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Is Video Game Violence to Blame for Youth Violence?

IsVideo Game Violence to Blame for Youth Violence?

Theissue of whether the video game can influence behavior in youths bymaking them violent is controversial. People have divided views aboutwhether there is a link between the violent games that the teens playand the actual violence that they may have in the future. However,for those parents who are interested in improving the concentrationof their children, they should not let them quit playing the videogames. Many pieces of research have been carried out but no concreteevidence about the likelihood of the games to cause violence amongthe young generation. Therefore, the video games should not be blamedfor youth violence because the violence can be triggered by manyother factors apart from the games. Besides, there are many peoplewho play the games, but they rarely involve themselves in criminal orviolent acts.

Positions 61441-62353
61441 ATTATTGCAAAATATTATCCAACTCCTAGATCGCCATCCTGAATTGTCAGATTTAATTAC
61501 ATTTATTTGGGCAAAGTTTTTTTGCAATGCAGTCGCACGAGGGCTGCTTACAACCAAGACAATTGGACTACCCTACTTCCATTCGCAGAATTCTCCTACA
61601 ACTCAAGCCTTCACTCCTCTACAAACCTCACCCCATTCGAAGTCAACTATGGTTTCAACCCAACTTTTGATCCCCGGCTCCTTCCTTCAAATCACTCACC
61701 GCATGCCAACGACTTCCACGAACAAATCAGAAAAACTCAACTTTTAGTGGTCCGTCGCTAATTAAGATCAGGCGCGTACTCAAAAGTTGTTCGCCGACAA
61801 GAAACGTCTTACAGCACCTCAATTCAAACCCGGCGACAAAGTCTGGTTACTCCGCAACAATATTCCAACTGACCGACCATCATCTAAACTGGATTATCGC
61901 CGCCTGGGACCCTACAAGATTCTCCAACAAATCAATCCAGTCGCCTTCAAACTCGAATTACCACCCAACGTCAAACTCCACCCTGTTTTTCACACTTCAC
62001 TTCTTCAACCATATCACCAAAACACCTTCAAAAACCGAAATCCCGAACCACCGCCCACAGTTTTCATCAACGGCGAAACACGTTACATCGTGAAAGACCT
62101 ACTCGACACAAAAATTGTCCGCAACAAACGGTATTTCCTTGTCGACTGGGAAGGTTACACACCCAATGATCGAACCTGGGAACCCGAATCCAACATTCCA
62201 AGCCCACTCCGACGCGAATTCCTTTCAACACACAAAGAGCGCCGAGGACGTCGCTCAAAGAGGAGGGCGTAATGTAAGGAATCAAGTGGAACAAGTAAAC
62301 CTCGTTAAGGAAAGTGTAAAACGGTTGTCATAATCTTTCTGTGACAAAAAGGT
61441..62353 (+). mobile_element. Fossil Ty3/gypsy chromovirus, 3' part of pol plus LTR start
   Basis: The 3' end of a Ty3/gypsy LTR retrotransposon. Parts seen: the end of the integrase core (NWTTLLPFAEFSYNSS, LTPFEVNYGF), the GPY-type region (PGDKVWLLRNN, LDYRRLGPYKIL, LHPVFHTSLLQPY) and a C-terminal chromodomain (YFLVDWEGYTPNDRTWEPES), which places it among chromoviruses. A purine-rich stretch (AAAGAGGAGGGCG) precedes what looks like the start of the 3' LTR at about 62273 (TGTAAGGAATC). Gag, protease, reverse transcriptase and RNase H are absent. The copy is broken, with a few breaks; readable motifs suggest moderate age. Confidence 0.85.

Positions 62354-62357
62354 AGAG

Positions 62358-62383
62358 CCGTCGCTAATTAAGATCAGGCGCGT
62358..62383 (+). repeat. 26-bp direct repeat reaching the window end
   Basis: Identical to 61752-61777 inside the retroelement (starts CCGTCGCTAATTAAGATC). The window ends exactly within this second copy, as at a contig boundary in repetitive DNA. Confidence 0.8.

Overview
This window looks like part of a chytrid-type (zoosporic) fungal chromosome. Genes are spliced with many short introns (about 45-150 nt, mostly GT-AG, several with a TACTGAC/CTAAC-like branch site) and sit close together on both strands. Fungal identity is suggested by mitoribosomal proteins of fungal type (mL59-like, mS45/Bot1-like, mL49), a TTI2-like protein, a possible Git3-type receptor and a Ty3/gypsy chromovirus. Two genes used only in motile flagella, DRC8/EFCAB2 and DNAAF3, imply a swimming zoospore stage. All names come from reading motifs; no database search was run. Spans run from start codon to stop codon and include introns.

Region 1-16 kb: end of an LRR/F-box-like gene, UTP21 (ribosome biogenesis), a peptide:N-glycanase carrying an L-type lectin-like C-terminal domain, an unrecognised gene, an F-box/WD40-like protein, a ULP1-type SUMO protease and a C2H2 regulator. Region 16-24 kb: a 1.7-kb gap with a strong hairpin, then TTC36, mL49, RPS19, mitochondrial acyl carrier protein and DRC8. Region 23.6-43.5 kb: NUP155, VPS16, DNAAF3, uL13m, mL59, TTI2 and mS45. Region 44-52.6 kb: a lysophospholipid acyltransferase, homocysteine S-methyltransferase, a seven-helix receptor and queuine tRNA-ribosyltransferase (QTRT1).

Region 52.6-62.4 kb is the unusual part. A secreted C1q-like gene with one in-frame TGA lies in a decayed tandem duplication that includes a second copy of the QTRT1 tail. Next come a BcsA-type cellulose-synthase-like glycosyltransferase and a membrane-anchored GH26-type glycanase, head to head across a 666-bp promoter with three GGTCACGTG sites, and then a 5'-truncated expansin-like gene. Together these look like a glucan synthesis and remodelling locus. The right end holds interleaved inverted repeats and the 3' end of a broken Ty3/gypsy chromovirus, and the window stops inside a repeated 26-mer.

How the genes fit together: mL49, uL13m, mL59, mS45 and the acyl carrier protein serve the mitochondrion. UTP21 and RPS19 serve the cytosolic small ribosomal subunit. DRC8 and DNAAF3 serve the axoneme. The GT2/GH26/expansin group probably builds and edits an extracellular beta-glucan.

Thefirst reason why the video games are not to be blamed for youthviolence is that about ninety percent of the youth play the videogames yet none and if any, then very few people have been involved ina homicide. Many criminals, especially mass shooters are not videogame fans (Levine 4). The fact is that the games cannot be equated toflight simulators that train individuals how to kill. In this regard,it would be impossible to explain why the rate of homicide woulddecrease yet millions of the video games have been sold out. Besides,if one or two persons commit a crime that is violent and it is laterdiscovered that the individuals used to play violent video games suchas Halo then the media or researchers should not generalize that theyouths involved in the video gaming are radical criminals. This wouldbe like making an illusionary correlation that is pointless. Videogaming is just like any other game or a form of entertainment that isused to refresh the mind. If the games were highly correlated withviolence, then it implies that the entertainment that is aired ontelevisions or films can also make the youth be violent. Therefore,there is no correlation between video gaming and the violence amongthe youth.